My fear of snakes was allayed by a certain Mr Harry Butler, who in those far off days, had assured me via his very popular television programme, "Into the Wild", that snakes are actually quite timid creatures. He said they would take evasive action whenever they heard the thud, thud, thud of a jogger’s joggers. (I must say that he described my running style perfectly).

This news gladdened my heart. As I jogged along the bush tracks that lace through the park, I gloried in the knowledge that not only was I getting fit but I was scaring the living daylights out of all those snakes. Macho stuff!

This, I reflected, is what jogging is all about. I actually began to lope along, breathing in deeply the crisp and tangy, aromatic air. Birds twittered musically overhead. My worldly cares dissolved. Life really was something to be in.

This euphoria lasted a full minute.

Bruno, a Doberman Pinscher of gargantuan proportions, suddenly appeared 50 metres down the track. He was headed in my direction. I knew his name was Bruno because his owner was a further 50 metres behind him yelling, “Heel, Bruno.  Bruno, here boy. Bruno, heel. Heel”. Bruno was either very deaf or  a drop out from dog obedience school. He just kept accelerating towards me.

“Don’t worry. He won’t bite you,” shouted Bruno’s owner.

I am sure that Bruno would never hurt his owner, but from where I stood (I had naturally stopped running as soon as Bruno came into view) it seemed that Bruno would take delight in hurting me a great deal.

I had vivid memories of my days as a telegram boy. As a secondary school student I often spent my summer holidays earning an honest shilling, pedalling around the suburbs of Perth delivering telegrams. On far too many occasions I was threatened and bitten by the householder’s faithful pet. Whenever I complained about a dog’s aggression, a kindly old lady would say of her pet, “Oh, but he doesn’t bite, dear.”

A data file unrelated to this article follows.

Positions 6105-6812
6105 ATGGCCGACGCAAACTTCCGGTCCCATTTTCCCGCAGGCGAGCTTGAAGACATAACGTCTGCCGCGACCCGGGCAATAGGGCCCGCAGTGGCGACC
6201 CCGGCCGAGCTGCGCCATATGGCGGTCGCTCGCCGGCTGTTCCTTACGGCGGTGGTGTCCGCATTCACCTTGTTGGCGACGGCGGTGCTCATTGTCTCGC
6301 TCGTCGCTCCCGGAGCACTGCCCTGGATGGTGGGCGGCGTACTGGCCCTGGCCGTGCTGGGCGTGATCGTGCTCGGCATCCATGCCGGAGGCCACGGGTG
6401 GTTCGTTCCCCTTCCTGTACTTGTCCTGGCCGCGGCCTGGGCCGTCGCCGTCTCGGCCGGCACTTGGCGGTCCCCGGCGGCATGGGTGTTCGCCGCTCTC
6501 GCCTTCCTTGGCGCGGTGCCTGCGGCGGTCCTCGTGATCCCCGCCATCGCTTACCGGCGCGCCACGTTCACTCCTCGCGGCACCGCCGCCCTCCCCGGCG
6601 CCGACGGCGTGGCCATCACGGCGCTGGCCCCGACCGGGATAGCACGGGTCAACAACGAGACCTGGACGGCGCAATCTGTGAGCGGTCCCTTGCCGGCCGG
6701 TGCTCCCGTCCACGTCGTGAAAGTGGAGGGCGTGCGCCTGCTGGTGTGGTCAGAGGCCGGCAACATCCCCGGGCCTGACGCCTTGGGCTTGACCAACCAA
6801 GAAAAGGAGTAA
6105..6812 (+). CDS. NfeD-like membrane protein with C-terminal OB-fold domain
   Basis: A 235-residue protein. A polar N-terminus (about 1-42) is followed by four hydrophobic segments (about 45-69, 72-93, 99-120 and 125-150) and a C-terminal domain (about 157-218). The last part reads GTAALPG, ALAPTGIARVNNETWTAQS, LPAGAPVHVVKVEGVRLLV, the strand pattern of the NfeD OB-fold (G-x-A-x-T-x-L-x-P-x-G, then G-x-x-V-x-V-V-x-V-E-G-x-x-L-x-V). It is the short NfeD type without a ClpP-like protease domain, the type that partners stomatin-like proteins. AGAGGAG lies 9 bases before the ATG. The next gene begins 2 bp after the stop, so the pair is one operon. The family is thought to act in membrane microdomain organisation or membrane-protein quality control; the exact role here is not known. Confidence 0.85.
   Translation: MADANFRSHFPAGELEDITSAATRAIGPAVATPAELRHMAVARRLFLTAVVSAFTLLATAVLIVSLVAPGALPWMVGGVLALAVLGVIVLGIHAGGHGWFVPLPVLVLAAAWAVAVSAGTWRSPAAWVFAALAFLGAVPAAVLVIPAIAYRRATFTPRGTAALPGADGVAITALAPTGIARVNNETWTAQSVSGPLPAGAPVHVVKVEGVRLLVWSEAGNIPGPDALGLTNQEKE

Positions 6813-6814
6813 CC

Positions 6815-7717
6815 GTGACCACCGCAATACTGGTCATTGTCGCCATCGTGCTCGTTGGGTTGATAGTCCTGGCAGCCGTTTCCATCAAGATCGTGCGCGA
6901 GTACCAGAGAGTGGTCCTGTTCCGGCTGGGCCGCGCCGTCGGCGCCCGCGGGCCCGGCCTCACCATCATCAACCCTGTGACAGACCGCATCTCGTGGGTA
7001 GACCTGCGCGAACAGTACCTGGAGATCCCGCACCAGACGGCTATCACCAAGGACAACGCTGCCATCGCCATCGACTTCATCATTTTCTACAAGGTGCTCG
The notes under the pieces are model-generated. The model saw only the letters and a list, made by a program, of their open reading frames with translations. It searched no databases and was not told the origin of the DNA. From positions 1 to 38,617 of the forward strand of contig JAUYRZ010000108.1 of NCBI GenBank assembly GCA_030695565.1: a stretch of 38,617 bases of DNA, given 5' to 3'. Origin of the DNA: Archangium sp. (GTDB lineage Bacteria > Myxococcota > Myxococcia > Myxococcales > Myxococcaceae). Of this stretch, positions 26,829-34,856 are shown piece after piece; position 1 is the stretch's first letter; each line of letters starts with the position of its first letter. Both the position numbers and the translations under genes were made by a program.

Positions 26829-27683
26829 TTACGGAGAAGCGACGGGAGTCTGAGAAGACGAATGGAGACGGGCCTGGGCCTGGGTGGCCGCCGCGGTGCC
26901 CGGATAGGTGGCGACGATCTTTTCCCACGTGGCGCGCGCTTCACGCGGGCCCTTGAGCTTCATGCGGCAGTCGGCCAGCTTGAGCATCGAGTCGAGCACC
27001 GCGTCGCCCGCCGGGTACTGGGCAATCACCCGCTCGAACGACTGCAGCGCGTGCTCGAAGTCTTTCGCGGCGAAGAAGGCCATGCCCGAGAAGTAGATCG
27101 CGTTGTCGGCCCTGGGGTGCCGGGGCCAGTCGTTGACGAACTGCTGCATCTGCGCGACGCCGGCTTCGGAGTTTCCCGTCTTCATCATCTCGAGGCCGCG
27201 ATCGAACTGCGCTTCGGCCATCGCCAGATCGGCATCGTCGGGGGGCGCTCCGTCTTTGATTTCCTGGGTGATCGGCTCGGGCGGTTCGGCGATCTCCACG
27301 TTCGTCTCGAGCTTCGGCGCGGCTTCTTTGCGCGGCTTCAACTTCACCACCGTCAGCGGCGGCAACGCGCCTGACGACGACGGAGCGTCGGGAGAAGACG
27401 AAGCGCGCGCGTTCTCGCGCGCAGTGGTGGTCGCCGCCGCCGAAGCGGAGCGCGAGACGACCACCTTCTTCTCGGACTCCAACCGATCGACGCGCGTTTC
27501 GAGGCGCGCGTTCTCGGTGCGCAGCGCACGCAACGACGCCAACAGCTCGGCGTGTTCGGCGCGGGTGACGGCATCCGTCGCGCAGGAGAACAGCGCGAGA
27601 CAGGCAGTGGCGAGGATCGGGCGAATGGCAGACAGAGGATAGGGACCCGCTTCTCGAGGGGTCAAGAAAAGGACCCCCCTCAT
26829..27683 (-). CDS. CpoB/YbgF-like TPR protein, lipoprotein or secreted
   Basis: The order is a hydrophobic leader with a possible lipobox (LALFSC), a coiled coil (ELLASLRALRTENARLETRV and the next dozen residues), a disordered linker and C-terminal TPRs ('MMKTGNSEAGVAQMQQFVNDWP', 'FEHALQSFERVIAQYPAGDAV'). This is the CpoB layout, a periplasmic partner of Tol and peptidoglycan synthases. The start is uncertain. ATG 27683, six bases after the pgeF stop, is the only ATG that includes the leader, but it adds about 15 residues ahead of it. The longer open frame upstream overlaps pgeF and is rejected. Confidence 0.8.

"He might not bite you,” I would loudly retort, “but he has just bitten me.” And I had the bloodied fang marks on my leg to prove it.

Anyhow, back to Bruno in Kings Park and me in a Banksia tree, up which I had hurriedly climbed. Bruno skidded to a halt at the base of my tree refuge, mouth agape, huge red tongue lolling over menacing rows of sharp white teeth. He tried unsuccessfully to climb my tree of refuge.

The owner finally arrived and looked up accusingly at me, as if, somehow, it was all my fault. “You startled him,” he complained, as he struggled to prise Bruno from the trunk of the tree. “He wouldn’t have bitten you,” he added.

This may have been true. Bruno might not have bitten me. He could have quite easily  swallowed me whole.

After this experience I decided to confine my jogging to the beautiful stretch of sand between Scarborough Beach and Trigg Island.  As a result I very nearly became the first man to RUN to Rottnest Island.

It was a mottled grey, unmuzzled greyhound that forced me to take to the surf. He chased me through the foam for 80 metres before I ran off the edge of the sandbank, plunged into a deep channel and the dog lost interest.

After that I gave up jogging and became a founding member of Athletes Anonymous. Whenever anyone had an urge to do anything athletic, such as participate in father/son football  or a mother/daughter netball match, they could ring Athletes Anonymous and a trained counsellor talked them out of it. Unfortunately, this marvellous organisation disbanded several years ago because the counsellors' union ruled that answering the phone was actually an athletic activity.  A pity really, because they could have thwarted the Life. Be In It mob’s efforts to turn us in to a nation of Willie Nelson’s...Back On The Road Again!

What followed my "running to Rottnest island" escapade was many years of peaceful inertia. Whenever I felt my lifestyle  under threat of enforced physical fitness, I would read again the sobering words of The American Safety Commission Report.

I hope everyone reads it because the increasing health oriented adverts on television are likely to rekindle the desire for fitness fanatics to again goad the rest of us sedentary soldiers into various undignified positions in the pursuit of  health,  hernias and hospitalisation.

I have seen it all before. It is not a pretty sight.